By Makutu Manneh
The Local Government Commission of Inquiry has questioned Mansakonko Area Council former Chief Executive Officer, Seedy K. Touray about huge deposits made in his personal bank account.
Lead Counsel, Yakarr Cox asked witness Touray about the source of the monies deposited into his account, and provided the witness with the names of those that deposited the said sums into his account some of whom are council staff. Counsel Cox also provided her with the amounts of money deposited and the dates.
Witness Touray responded that he cannot remember the specific source of the monies, however, he kept on repeating that the monies referred to by Counsel Cox, were either from his businesses or from his brother abroad.
On his private business engagements, the CEO said his brother in 2019 and 2020 sent containers to him to sell the goods. He added that he sold two (2) of his plots of land. He mentioned the names of the revenue collectors he used to send to deposit money in his account. He explained that he used to give the revenue collectors money to deposit into his bank accounts.
He said he also has land in Essau given to him by the late Alagie Tabora Manneh, a prominent businessman and a former chief of Lower Niumi.
Touray added that the compound has a two-apartment building, each with two rooms and a parlour and another with one room and a parlour. He said the monthly rent fee for each of the two rooms and parlour was D1500 while the one room and parlour was D1000 respectively.
He said he also has a tractor that used to generate money for him; adding that he sold it in 2022. He testified that the tractor generated a minimum of D5,000 and a maximum of D20,000 and the tractor was purchased in 2019 for about D80,000 and he sold it in 2022.
“I cannot remember the source of the money,” the witness responded whenever he was asked about the source of the money deposited into his account.
The Commission noted the withdrawals for Mansakonko Area Council without following due process. The amounts include D8,406,489 in 2018, D9,020,190 in 2019, D13,656,921 in 2021 and D11,221,539 in 2022. The witness joined the Council in February 2021. He was asked to account for those monies since he was a signatory to the withdrawals.
Touray informed the commission that he has an account at GTBank and Trust Bank and denied having an account at Access Bank.
The commission provided him with the Access Bank account statement to confront him and he accepted. He admitted that his statement was wrong, confirming that he had an Access Bank account.
He was told by the Lead Counsel and the Chairperson of the Commission that the revenue collectors of the councils were making huge deposits into his access bank account like they did in the Trust Bank and GTBank accounts.
He admitted, adding that they used to deposit money in the Access Bank Account too. He said his testimony that he does not have an Access Bank Account was false.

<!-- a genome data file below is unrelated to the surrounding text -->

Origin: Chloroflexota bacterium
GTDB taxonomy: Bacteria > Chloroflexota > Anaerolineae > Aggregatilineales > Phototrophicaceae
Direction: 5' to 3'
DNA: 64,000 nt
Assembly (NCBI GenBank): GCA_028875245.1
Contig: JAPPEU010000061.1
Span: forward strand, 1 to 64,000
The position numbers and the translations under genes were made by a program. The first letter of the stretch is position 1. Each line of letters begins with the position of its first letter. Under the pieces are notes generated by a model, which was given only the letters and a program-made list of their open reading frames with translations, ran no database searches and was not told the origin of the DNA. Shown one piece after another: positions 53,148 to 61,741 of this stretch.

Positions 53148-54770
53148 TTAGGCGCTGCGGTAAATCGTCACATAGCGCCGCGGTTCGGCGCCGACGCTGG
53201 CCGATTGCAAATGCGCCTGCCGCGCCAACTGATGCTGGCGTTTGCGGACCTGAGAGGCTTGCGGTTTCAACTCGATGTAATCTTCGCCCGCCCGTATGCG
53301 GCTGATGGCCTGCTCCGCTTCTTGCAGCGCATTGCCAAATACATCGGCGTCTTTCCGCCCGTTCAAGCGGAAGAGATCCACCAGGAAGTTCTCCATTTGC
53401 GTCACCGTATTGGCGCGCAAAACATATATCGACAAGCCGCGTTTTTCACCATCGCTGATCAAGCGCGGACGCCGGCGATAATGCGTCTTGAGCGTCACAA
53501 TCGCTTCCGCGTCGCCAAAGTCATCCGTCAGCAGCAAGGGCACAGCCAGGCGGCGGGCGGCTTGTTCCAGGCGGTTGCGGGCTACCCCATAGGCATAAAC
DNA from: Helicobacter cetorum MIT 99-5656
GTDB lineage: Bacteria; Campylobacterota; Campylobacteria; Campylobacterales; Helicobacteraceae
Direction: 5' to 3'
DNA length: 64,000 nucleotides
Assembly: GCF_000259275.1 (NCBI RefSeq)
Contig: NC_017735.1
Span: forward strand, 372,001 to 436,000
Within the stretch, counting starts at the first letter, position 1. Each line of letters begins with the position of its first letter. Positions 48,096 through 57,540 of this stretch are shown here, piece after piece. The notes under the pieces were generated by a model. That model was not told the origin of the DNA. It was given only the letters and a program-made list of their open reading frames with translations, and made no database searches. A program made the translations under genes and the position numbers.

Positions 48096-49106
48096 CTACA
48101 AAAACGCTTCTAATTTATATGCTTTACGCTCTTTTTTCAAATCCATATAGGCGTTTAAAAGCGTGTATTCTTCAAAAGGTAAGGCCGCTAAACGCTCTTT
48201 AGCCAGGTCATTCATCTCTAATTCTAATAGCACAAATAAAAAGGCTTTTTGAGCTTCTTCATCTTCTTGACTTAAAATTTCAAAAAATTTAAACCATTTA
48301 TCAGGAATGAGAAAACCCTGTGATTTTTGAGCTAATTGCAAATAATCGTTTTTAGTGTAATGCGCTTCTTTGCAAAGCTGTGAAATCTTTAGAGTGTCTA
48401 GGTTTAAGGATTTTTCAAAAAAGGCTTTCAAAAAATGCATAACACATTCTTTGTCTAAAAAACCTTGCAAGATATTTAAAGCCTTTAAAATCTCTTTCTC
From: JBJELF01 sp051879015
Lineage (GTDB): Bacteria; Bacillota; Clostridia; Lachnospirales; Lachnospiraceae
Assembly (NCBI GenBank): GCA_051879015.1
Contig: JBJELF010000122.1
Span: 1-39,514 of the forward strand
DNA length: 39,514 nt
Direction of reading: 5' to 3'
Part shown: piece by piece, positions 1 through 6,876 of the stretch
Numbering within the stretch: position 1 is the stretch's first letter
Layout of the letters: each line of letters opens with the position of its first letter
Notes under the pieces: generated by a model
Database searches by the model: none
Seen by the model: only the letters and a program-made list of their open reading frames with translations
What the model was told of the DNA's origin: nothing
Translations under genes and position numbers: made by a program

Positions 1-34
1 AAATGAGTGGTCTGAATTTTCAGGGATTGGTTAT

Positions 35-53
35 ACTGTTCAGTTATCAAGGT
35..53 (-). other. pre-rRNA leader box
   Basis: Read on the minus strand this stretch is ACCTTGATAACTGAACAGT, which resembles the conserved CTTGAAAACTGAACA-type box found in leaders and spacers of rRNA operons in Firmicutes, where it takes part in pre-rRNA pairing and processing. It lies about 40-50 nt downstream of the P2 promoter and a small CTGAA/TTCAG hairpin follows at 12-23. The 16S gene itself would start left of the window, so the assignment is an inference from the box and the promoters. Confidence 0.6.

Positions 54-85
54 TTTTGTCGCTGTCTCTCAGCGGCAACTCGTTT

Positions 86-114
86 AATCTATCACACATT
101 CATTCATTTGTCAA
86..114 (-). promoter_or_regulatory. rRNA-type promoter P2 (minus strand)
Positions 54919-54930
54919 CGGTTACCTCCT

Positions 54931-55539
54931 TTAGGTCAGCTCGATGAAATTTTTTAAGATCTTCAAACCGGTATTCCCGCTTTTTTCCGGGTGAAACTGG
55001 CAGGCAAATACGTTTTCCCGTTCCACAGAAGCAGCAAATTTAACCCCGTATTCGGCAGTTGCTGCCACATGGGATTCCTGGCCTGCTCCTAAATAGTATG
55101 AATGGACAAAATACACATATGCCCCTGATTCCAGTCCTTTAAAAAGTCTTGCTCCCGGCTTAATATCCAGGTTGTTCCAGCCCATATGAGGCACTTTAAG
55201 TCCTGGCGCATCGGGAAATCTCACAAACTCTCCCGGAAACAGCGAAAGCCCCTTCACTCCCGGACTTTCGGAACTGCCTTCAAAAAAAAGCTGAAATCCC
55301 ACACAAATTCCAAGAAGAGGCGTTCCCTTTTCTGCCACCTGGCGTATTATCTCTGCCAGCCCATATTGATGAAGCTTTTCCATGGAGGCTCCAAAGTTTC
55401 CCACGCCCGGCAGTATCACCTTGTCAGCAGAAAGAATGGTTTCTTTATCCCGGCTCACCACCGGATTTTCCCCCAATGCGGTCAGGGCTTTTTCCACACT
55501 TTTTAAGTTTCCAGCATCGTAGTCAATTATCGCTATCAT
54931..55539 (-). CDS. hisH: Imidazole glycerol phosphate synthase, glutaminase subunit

He recalled that in 2022, the Mansakonko Area Council wrote a petition against him to the Ministry seeking his removal from the council. He admitted that he took leave of work in 2021 without handing over to anyone. The witness stated that he was on leave but still working while away. He said he was working by communicating with the director of finance.
The petition filed against him indicated that the former CEO categorically refused to hand over to someone while on leave and thereby caused the Council financial delays. He admitted that he was in Kombo during his leave and they used to bring cheques to him from Mansakonko to sign.
The witness said his first appointment as CEO was in 2013 and since then he has served as CEO in different councils. He testified that what he did was wrong and contrary to the dictates of the law. He stated that he should have handover his functions to someone before embarking on leave.
“The council is not your private entity. You know you need to leave somebody to do that job in your absence. You know the leave was for a month. Why that?” Counsel Yakarr Cox asked.
“I should have handed over,” the witness answered.
“The Chairman asked you to hand over. Did you do that?” the Lead Counsel asked.
“I cannot remember doing that,” the witness replied.
An email correspondence between the Chairman and the witness titled “Urgent Request to Handover” was tendered and admitted in evidence. The email, according to the petition, followed the refusal of the CEO to receive a letter from the Chairman and his insistence not to hand over to someone even though he was away. The petitioners labelled the witness as indiscipline and they requested the Ministry to remove him.
The Council passed a resolution to remove him, according to the Chairman’s letter to the witness.
The petition indicated that the CEO was due to resume work on 9 August 2021 and until 20 August 2021, he was not in office. He was written to by the Chairman inquiring why he was not coming to work but the witness said he wouldn’t resume work unless he was provided an official vehicle. He stated that he resumed one week after the date due for his return.
On his education qualifications, he said he obtained a diploma and advanced diploma in management, a postgraduate diploma in public administration, a master’s in business administration and a master’s in management. He added that he does not have a bachelor’s degree because it is equivalent to a post-graduate diploma.